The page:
Commodity benefits to remain limited for India Inc
Moneylife Digital Team 28 May 2013

According to India Ratings & Research, due to the current price levels of most commodities, a significant, sustained price correction is unlikely and thus the impact of recent price correction will be limited

India Ratings & Research (Ind-Ra) said it believes that the recent commodity price correction will have a limited impact on BSE 500 corporates. Additionally, given the current price levels of most commodities, a significant, a sustained price correction is unlikely.


According to the ratings agency, crude and its derivatives, metals, coal and agri-commodities can affect Indian corporates.


Crude and its derivatives

Ind-Ra said, the combined effect of a crude price rise (in US dollar terms) and rupee depreciation shaved off 4 percentage points on an average from the EBITDA margin of the corporates which use crude derivatives. These sectors are paints, plastics and lubricants. With the average crude price declining to $103 per bbl in FY13 from $107 per barrel (bbl) in FY12, these sectors have enjoyed some benefit to their margins. However, FY14 margins are unlikely to improve over the margins in Q4FY13.



On an annualised basis, the prices of crude and metals such as aluminium, nickel and steel are not likely to decline significantly from the current levels. Indian corporates who are the buyers of such metals would receive much limited benefit from the price correction. Owing to depreciating Indian rupee and physical premium, metal buyers generally receive at best half of the price correction benefits. The capital goods sector would be the highest beneficiary of these corrections. Other metal users such as auto, auto ancillary are likely to have limited benefit.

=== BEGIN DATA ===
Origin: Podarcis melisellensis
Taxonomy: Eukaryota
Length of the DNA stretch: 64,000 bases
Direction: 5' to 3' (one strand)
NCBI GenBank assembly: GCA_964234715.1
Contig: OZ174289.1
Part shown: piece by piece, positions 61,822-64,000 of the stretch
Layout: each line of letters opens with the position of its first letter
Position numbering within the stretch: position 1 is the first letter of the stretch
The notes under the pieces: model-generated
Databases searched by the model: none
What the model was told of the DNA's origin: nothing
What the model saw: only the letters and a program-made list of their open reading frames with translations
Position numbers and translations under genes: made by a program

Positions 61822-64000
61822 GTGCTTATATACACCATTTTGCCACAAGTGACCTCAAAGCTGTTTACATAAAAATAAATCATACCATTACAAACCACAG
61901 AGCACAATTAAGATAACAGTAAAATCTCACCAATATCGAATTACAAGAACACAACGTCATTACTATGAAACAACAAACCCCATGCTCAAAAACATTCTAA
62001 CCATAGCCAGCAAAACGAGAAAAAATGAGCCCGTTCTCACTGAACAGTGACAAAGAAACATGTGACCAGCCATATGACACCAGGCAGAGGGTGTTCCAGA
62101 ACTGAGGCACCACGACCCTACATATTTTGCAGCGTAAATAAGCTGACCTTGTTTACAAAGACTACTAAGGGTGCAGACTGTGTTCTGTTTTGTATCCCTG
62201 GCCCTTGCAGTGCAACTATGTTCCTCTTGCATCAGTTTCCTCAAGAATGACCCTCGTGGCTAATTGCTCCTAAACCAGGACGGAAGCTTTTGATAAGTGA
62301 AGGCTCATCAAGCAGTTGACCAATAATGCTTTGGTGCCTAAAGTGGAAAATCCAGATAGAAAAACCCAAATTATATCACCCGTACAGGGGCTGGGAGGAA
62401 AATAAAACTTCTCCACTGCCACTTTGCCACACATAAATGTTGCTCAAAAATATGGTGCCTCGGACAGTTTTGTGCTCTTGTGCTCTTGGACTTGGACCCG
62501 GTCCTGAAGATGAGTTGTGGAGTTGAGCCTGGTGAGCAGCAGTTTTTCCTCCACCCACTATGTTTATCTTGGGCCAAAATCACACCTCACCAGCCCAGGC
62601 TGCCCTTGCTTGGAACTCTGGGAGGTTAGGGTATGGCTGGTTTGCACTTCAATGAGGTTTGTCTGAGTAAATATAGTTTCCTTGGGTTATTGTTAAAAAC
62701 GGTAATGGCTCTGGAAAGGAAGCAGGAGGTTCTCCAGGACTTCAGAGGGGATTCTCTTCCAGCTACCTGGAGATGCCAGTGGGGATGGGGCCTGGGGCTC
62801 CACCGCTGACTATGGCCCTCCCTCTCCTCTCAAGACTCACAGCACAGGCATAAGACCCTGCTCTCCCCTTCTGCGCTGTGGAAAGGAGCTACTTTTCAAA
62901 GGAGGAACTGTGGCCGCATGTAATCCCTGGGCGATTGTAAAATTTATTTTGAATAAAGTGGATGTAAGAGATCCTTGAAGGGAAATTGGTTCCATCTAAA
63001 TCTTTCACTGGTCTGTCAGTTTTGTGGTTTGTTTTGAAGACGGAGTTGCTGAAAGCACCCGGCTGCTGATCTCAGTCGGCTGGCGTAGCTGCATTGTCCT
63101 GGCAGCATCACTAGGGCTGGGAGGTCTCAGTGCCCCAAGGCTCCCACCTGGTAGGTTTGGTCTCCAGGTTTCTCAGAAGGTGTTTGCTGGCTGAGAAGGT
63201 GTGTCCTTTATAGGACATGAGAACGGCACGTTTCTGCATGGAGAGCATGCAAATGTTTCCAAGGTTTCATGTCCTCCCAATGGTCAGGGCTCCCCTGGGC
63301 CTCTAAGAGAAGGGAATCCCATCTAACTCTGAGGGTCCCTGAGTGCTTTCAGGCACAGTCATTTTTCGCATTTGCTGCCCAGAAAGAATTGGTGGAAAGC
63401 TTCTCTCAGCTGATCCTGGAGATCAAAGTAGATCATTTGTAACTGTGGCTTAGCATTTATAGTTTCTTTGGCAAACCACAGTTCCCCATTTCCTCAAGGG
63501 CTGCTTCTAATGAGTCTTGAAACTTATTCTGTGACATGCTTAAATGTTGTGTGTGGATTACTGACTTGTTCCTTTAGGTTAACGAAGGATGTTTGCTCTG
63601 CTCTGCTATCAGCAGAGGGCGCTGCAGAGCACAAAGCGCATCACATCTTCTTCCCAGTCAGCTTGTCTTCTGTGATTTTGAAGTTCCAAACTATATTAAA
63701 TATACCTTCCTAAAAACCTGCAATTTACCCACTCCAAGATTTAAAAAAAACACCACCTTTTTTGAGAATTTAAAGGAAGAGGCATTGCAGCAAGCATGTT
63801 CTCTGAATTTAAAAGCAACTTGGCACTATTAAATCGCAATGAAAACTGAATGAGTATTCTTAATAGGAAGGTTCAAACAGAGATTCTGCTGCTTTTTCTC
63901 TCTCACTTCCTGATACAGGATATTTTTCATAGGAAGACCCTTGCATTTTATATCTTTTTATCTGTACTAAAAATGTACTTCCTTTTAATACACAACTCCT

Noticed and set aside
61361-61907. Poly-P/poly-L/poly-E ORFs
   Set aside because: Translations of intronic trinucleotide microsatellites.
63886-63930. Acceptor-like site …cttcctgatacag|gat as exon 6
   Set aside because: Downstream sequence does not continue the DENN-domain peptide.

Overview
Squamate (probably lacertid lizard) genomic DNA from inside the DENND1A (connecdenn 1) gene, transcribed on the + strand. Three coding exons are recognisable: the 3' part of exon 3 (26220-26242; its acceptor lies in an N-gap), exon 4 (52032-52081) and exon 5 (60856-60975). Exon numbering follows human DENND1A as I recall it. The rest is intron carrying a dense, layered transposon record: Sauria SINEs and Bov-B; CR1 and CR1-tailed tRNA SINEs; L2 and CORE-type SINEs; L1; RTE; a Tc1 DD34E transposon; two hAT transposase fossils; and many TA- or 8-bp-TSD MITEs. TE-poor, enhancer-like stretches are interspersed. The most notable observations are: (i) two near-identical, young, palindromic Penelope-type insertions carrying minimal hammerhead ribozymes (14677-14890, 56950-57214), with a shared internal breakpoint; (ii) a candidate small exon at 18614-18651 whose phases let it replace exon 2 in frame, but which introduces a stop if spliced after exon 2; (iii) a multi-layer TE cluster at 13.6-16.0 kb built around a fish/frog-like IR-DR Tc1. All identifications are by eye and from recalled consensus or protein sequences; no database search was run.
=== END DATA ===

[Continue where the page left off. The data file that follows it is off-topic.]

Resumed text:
The current price of aluminium and nickel is at or below the respective 90th percentile marginal cost of production. However, potential for further price corrections remains for some base metals such as lead/zinc, copper, prices of which are currently 8%-12% above the marginal cost of production, Ind-Ra said.



According to the ratings agency, if the Indian rupee remains stable and coal prices fall further by another $10, which is likely, the earnings before interest, taxes, depreciation and amortization (EBITDA) of power generators may expand by 14% to 16%. For cement producers, a similar fall in coal prices may translate into a saving of around Rs2 per bag.



Key agriculture-based commodities considered by Ind-Ra are foodgrain for FMCG companies, sugar and edible oil for the food processing industry, rubber for tyre manufacturers and wood pulp for paper and newsprint industries. Most agri-commodities with the exception of grains and edible oils showed a price correction during March-September 2011. However, the secondary users of these commodities could not accrue the benefits of falling raw material prices in FY12 in the face of muted demand which has increased competitive intensity.


According to the ratings agency key beneficiaries of agri-commodities price correction are likely to be tea and coffee processors and tyre manufactures. FMCG companies in the food sectors may receive limited benefit driven by challenging volume growth and enhanced competitive pressure.

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